‘A Mark’s Eye View‘ is a weekly look at some of the things that made me a huge fan of professional wrestling.
This past week, WWE made the interesting decision to run an angle involving a dirtsheet-like article. The write-up detailed Sasha Banks’s post-WrestleMania absence, and went into detail about what the writers were planning to do. It was WCW 2000 nonsense that screamed Paul Heyman. Casual fans would never read an article like that, and hardcore fans find it silly.
Of course, there’s nothing inherently wrong with breaking kayfabe — it has been done for decades. It becomes a problem when it’s done in such an obnoxious manner that it is insulting to the fanbase. We already know the product is scripted. There’s no point in saying what the writers have in mind for a character. It’s bush league, and does nothing for the wrestlers or the product.
But every once in a while, the sport will get it right. Here are the times pro wrestling successfully broke kayfabe.
Ric Flair vs. Dusty Rhodes
Arguably more interesting than their ring wars were the battles the “Nature Boy” and the “American Dream” had behind the scenes. They were big stars with bigger egos and took every opportunity they could to undermine each other. One of the most subtle ways they would do so is through the NBA. Did you ever wonder why Flair would randomly wear a Lakers jacket? Now you know.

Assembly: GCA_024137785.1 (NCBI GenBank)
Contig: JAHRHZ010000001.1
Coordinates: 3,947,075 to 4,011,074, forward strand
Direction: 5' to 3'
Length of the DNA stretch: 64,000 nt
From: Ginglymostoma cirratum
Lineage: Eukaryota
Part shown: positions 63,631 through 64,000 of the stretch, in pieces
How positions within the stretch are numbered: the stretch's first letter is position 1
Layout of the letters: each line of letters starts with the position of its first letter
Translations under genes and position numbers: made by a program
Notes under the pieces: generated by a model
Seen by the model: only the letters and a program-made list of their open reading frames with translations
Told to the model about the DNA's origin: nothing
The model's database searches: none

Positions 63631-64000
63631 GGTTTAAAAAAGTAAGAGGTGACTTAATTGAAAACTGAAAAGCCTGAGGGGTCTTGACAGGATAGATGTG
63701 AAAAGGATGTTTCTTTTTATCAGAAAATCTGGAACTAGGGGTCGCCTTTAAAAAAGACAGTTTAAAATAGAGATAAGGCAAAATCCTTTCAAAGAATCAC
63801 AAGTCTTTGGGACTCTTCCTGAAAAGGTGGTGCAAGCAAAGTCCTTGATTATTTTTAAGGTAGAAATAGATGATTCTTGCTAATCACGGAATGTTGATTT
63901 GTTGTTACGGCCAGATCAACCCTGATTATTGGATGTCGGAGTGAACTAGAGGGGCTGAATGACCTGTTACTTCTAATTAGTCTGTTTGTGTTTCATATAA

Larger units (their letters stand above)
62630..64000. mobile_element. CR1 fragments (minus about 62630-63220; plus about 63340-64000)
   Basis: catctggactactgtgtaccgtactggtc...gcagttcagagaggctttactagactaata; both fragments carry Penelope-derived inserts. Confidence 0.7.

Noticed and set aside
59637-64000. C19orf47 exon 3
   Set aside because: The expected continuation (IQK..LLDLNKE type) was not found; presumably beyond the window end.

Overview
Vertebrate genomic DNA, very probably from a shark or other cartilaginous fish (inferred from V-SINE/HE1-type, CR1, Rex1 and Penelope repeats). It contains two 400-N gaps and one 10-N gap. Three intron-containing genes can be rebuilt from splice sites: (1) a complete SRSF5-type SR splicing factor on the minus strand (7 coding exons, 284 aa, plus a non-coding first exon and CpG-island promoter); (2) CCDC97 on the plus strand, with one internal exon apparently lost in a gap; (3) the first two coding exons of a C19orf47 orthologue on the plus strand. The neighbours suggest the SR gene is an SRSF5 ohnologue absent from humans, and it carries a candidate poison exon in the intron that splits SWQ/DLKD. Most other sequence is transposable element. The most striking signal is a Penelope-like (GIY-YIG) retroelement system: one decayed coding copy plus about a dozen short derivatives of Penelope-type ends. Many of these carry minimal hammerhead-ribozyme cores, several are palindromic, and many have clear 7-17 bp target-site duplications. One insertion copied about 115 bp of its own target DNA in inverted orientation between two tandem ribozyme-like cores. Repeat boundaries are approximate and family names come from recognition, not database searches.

Everyone knows about the Monteral Screwjob, Bret screwed Bret, and all that good stuff that has been rehashed for literally decades. But there was actually a time even earlier when Vinny Mac broke kayfabe, most famously as the director of the first Slammy Awards, as seen in the credits above. It meant nothing in 1987, but is pretty funny now. Bonus points to anyone who can find the match when McMahon is on commentary and asks about a wrestler named Kay Fabe.
It may not be the most well known angle ever. I don’t even remember if it actually had a blowoff. In 1988, Sullivan started tormenting Jimmy Garvin’s valet Precious. During the feud, it was revealed that Garvin and Precious were actually married. It was weird, but even stranger was when Sullivan insisted on calling Precious by her real name. Now, hearing someone call Triple H “Paul” is just silly, but things were more innocent in the 80s.
Wendi Richter vs. The Spider Lady
Bret Hart wasn’t the first wrestler Vince screwed out of a title. In 1985, Wendy Richter was on top of the world — she was a big part of the Rock ‘n’ Wrestling Connection and rivaled many of her male counterparts in terms of popularity. There are differing accounts as to why Vince screwed her, but the match in which she lost her title is one of the strangest things a fan will ever see. And the fans had no idea what had happened.
Next week: The best Midnight Express moments!
Like what we do here at AIPT? Consider supporting us and independent comics journalism by becoming a patron today! In addition to our sincere thanks, you can gain access to our vibrant Discord community of patrons and staff members, get trade paperbacks sent to your house every month, and a lot more. Click the button below to get started!
Do you love wrestling? Do you have strong opinions on AEW, WWE, NJPW, Impact, ROH, and the independent scene? Do you like to write about wrestling? Then we want you on our team. AIPT is currently recruiting wrestling writers. Apply to write for AIPT today!